Meningeal protein synthesis in chronic subdural hemorrhagies. Analysis of proteins and evaluation of their clinical significance

Thesis event information

Date and time of the thesis defence

Place of the thesis defence

Auditorium 1 of Oulu University Hospital

Topic of the dissertation

Meningeal protein synthesis in chronic subdural hemorrhagies. Analysis of proteins and evaluation of their clinical significance

Doctoral candidate

Licenciate of Medicine Anna-Leena Heula

Faculty and unit

University of Oulu Graduate School, Faculty of Medicine, Research Unit of Clinical Neuroscience

Subject of study

Neurology and neurosurgery

Opponent

Docent Timo Koivisto, Kuopio University Hospital

Custos

Professor Kari Majamaa, Oulu University Hospital, University of Oulu

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Meningeal protein synthesis in chronic subdural hemorrhagies

Chronic subdural hematoma (CSDH) is a common disease in neurosurgical practice affecting mainly elderly people. CSDH grows slowly within the meningeal dural border cell (DBC) layer, which may be cleaved open e.g. during trivial head injury. Inflammatory mechanisms involving the dura mater have an acknowledged role in the pathogenesis of CSDH. In this study, we aimed to evaluate the contribution of meningeal extracellular matrix synthesis, namely collagen and glycosaminoglycans, in slowly growing chronic subdural collections after head injury. The protein content of CSDH fluid was characterized in order to evaluate proteins putatively involved in CSDH pathogenesis. We found that CSDH fluid proteins originate mainly from blood as CSDH fluid and serum proteins show high similarity. Still, a few proteins with a potential role in CSDH pathogenesis were detected in CSDH fluid. The results indicate that meningeal ECM synthesis is induced after cleavage of the DBC layer. E.g., high concentrations of procollagen propeptides were found in subdural fluid samples as a sign of sustained dural collagen synthesis after cleavage of the DBC layer. Glycosaminoglycans may participate in the reactive process. Inflammation and fibrosis remain as targets for further studies in the pathogenesis of CSDH.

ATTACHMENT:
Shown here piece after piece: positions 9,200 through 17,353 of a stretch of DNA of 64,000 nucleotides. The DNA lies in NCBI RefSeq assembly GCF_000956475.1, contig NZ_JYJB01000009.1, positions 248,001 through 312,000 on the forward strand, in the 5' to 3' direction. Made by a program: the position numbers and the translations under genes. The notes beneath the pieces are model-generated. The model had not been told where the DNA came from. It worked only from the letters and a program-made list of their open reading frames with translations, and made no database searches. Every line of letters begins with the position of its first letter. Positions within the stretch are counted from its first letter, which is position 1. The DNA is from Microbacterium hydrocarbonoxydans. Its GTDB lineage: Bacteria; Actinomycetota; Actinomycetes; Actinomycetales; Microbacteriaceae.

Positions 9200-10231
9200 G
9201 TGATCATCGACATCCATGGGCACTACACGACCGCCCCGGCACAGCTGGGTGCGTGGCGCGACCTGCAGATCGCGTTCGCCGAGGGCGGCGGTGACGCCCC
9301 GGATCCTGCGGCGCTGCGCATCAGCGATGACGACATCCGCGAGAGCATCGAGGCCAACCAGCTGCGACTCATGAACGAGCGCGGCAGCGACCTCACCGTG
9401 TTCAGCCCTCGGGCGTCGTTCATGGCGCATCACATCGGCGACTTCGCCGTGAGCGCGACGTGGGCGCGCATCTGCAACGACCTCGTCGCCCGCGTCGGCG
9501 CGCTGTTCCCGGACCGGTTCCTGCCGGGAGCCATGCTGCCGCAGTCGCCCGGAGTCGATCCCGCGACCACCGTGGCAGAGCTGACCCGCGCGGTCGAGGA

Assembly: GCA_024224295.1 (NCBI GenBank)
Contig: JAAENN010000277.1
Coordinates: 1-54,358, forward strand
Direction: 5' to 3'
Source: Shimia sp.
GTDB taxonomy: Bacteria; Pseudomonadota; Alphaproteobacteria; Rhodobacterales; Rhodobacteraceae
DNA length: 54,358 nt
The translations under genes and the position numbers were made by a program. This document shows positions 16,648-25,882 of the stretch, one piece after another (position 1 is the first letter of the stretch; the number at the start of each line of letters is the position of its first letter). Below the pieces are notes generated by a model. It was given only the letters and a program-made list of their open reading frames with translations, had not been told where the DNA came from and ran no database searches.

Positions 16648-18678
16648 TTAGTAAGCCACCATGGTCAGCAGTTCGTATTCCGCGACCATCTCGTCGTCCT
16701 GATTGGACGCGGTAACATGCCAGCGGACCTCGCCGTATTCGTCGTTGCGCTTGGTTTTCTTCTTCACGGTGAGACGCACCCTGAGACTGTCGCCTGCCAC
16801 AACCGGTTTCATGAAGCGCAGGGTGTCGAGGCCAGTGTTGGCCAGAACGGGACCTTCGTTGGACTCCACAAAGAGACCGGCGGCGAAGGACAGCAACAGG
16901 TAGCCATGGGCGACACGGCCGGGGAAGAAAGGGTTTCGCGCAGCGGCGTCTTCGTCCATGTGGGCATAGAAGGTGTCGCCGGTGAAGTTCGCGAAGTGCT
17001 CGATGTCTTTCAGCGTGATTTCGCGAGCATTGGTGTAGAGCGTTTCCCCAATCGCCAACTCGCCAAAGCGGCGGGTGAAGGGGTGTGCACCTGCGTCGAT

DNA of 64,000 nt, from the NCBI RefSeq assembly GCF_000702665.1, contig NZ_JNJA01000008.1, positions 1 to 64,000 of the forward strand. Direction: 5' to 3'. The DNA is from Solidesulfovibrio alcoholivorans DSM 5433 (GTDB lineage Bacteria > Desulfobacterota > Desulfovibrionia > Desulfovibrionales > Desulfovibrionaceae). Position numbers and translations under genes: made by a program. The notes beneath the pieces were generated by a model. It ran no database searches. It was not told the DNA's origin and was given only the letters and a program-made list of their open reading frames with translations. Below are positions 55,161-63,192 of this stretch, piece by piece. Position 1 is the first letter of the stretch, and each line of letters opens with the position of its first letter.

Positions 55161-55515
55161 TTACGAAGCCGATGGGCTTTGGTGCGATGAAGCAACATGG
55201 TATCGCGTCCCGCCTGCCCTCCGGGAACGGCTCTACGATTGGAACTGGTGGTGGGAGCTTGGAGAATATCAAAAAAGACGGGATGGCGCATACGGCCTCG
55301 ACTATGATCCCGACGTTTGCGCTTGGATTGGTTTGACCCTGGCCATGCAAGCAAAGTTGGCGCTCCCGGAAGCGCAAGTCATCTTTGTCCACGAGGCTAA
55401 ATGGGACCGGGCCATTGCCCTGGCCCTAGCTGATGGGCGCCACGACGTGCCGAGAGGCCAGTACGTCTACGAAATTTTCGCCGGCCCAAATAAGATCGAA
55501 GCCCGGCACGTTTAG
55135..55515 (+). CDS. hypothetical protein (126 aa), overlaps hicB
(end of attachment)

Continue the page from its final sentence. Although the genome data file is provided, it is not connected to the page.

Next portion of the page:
Last updated: 14.3.2022